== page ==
Thursday, December 8, 2011

"and seems to me I’ve been asleep"

[March 1939]

Dear Jess,
I hope you got to Pittsburgh for the Alliance and I hope Helen is better from the grip. Several girls are in the Infirmary with it.

I left a black silk slip and an old bl. felt hat in my closet. If Helen is sick please ask Abbie to wrap that up and send it to me. I need the slip.

I like your Thank You a lot and know Bill had a kick out of it. Had a nice letter from Ibby today. They were well and the kiddies happy. It was her birthday the 24th—31 years. Boo’s baby had a cold in his ears. He gets them, little lad. Louise gets lonely, but has Vi and Donald Warner near. They have a new daughter. Here is a nice letter from Add you will enjoy reading with news of Ted Kinsey’s marriage. Shy little Ted. He’s done well. I hope he has a wife half as good as Mary was.

I have a dollar to last me till Mar 15—paid too many bills I guess. I need very little but car fares are 10c to Troy and I guess you’d better send me a little. I’ll get paid for my work when I’m through. I can’t work any harder than I do seems to me. I have a pageant written, but it’s not inspired yet and after I talk it over with Miss Kellas shall know better what she wants. And the light will come. I find plenty of sleep is my best preparation—my mind clears and thoughts converge. The eyes are better. I hope your back is and that you are on your feet again and Helen is getting over her grip.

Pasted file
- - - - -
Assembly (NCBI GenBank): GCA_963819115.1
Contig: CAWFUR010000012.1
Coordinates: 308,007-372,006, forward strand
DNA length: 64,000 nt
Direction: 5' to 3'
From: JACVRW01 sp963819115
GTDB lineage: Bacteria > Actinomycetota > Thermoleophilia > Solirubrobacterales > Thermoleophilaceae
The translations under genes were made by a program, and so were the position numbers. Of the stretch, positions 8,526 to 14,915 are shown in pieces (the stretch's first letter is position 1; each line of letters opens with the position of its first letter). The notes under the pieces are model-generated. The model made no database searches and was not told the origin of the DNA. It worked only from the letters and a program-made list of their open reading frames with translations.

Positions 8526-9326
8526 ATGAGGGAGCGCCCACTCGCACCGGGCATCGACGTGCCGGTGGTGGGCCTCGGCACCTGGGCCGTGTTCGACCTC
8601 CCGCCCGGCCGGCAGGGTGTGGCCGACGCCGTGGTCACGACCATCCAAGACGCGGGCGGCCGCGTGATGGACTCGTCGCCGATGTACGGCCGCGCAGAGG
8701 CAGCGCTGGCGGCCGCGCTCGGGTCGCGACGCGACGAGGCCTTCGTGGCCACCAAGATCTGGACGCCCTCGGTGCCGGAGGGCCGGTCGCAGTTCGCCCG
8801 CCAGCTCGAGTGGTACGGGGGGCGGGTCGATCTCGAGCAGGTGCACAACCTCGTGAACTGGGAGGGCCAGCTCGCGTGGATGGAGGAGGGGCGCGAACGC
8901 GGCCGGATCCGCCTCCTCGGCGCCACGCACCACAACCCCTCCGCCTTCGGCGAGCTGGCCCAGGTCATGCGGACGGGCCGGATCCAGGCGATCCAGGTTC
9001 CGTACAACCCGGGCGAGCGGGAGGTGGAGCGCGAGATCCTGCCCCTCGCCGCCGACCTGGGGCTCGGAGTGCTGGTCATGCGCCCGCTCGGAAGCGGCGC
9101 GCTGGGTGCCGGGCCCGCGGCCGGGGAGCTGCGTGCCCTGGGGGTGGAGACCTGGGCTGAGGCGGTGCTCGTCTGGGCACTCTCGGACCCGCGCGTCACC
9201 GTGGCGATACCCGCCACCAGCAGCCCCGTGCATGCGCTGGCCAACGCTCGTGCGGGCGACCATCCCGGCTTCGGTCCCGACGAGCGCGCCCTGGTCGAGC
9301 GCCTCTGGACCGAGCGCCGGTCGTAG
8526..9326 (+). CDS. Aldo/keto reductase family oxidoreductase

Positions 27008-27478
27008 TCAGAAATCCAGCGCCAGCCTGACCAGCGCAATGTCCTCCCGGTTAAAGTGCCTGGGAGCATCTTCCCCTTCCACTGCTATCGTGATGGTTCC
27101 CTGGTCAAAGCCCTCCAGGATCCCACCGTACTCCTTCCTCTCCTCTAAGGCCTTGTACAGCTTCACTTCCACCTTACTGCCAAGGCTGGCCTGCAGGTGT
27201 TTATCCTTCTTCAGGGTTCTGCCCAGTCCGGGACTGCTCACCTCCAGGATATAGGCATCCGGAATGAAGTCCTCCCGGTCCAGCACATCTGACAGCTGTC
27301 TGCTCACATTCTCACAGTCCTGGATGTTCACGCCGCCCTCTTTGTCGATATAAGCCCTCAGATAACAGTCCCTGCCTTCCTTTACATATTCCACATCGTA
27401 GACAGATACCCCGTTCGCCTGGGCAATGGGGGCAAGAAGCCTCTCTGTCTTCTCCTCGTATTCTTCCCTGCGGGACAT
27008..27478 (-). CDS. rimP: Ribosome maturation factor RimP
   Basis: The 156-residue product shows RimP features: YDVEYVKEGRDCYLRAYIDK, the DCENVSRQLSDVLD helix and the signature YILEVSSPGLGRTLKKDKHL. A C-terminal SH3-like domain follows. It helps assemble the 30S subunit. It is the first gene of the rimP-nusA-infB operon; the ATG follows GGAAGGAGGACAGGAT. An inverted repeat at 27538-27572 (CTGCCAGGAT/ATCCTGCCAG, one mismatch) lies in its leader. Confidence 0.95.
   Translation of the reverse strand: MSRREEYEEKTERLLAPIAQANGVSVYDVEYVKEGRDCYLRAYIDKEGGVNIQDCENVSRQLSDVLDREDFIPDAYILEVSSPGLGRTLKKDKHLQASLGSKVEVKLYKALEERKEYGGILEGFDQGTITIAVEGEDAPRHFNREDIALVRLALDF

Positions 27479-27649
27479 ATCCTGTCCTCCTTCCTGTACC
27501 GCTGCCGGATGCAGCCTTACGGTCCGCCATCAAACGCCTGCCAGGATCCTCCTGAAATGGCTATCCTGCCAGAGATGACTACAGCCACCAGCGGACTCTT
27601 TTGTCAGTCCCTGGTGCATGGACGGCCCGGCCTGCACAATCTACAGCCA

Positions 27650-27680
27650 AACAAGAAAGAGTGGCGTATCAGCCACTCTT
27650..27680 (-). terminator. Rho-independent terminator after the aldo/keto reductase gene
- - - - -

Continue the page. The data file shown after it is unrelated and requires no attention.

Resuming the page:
Give my love to Freck. I want you to read right away “Heroes of Thought” buy Middleton Murry an English critic. It is a wonderful book. Miss Potswell is reading it aloud to me. It is very searching. 12 men Chaucer, Shakespere, Cromwell, +. Don’t fail to get it.

I miss you all, but this is a lonely place to be. I’ve just begun my work and am happy in it. I’ve been to a concert tonight.

Bishop Dallas of New Hampshire spoke to our girls Sunday. Such a missionary talk I never heard, gentle and tender and inspiring. Spoke of their church (any church) in which they had been reared, what did it mean to them? What were they going to do about it? Then he told them what other girls had done about it: a girl working in Alaska in a remote mission, another one in Japan in these trying times holding to Christ’s way of love, another in a mountain town in New Hampshire far from R.R. among dire poverty teaching the Christ way. It was beautiful, practical. He was a tall dark man, about 65 I should say, looking—I thought with a pang—what Warren Kinsey might have looked like and been if---.

Yesterday I went out to Albany hospital to see my old friend Blanche Felter (Hieles) who is lying very ill after an operation. We graduated together in Newburgh, again in New Paltz, taught together in Westfield, again in Haverford. Only by the light from her eyes would I have known her. She knew me and said, “How wonderful you came.” Then when the nurse came could not tell her who had brought her the red rose. All life gone by—in a flash, like that—and I doubt if I will see her again. It is all so short, so beautiful, and seems to me I’ve been asleep. Good-night dear—


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